I have to admit that I was a bit nervous about going to these shelters. I had heard that they were overcrowded and old. With too many animals, often comes overwhelmed staff who, despite all of their great intentions, struggle with care and customer service. It also comes with stressed animals that do not always behave nicely in their kennels due to excess noise and boredom. As animal welfare workers, we strive for the best. But, often, governmental animal control agencies lack funding and volunteer support, and the volume of animals that come through their doors is extraordinary. This dramatically influences the care provided and the meeting of what is called the five freedoms.
Originally created for working/farm animals, the five freedoms are what shelters strive to provide for the animals in their care. The five freedoms are:
1. Freedom from hunger and thirst
2. Freedom from discomfort
3. Freedom from pain, injury and disease
4. Freedom to express normal behavior
5. Freedom from fear or distress
Being at a shelter in the first place makes it difficult for an animal to meet all of the five freedoms. But with the help of the community, supporters and volunteers, we are seeing facilities get better and better. And that is what I saw at the County facilities during my tour.
We started our morning in Lancaster. While the facility was on the older side, all of the kennels were clean and had bedding. The staff met us with a smile as they continued to do their morning cleaning. This particular shelter is in a more rural area and also houses farm animals that are in need. During my tour, I learned about an animal cruelty case where they confiscated many horses from deplorable conditions. I also witnessed one of the horses and her hours old foal. It was a beautiful sight and she was an awesome mom. They were happy to share that the case was over and that they were going to be able to start adopting the horses into loving families.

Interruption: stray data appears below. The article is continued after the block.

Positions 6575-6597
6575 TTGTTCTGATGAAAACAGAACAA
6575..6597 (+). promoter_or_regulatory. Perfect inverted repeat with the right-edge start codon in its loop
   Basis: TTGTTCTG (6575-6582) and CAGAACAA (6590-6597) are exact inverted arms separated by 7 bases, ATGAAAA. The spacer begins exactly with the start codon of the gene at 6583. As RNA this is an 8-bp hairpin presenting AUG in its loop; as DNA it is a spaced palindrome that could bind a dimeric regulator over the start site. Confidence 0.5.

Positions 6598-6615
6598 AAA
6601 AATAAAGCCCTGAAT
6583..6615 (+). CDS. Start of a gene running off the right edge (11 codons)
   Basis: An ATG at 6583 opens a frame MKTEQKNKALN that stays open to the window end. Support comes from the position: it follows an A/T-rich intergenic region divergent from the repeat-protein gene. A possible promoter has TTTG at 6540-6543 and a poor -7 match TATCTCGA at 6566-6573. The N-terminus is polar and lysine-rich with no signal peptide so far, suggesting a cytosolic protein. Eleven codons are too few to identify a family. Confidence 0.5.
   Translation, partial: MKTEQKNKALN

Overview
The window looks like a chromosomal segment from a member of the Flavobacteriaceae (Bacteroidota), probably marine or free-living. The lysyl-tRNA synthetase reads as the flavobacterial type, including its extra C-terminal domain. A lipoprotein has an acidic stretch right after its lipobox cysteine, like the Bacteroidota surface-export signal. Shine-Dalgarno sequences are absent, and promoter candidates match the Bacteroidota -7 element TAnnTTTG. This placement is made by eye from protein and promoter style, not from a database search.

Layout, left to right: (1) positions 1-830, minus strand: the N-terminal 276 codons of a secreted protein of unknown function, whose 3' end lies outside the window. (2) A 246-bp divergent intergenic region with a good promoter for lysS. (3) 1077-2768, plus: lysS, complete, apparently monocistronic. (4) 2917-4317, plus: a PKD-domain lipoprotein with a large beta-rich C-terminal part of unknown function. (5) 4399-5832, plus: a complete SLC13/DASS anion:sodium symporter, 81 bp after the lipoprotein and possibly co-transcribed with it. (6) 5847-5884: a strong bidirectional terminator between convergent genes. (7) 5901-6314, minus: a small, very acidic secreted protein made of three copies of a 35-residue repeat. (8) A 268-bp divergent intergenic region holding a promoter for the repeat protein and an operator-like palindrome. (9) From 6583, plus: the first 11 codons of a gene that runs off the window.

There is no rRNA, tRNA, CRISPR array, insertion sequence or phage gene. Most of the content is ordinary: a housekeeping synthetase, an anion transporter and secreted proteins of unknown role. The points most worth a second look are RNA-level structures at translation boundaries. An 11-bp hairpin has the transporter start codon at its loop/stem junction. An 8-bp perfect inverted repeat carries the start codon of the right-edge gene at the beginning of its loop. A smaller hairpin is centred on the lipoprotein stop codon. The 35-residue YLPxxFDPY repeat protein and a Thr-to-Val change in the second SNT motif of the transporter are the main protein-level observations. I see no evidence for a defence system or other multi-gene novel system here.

Next, we went to Palmdale, a brand new shelter, that was very welcoming and open. I was particularly impressed with the volunteer support for this facility. Due to the recent Clear the Shelters event, there were few animals in their care. They were gearing up to transfer in animals from another one of their shelters to relieve overcrowding and to have animals available for that community’s adoption needs.
We ended our tour in Castaic, a small shelter close to a county jail where I learned about their plans for growth and that this shelter is used to house horses during disasters. The Castaic center was also light on animals due to proactive adoptions and transfers to other shelters that have a larger capacity.
I am so thrilled that I was able to personally see the great work being done by my partner organization. I encourage everyone to learn for themselves about their local animal shelter, and, if possible, volunteer their time, donate and adopt from a shelter. Working together and supporting organizations that need help is the best way to change and continue to grow.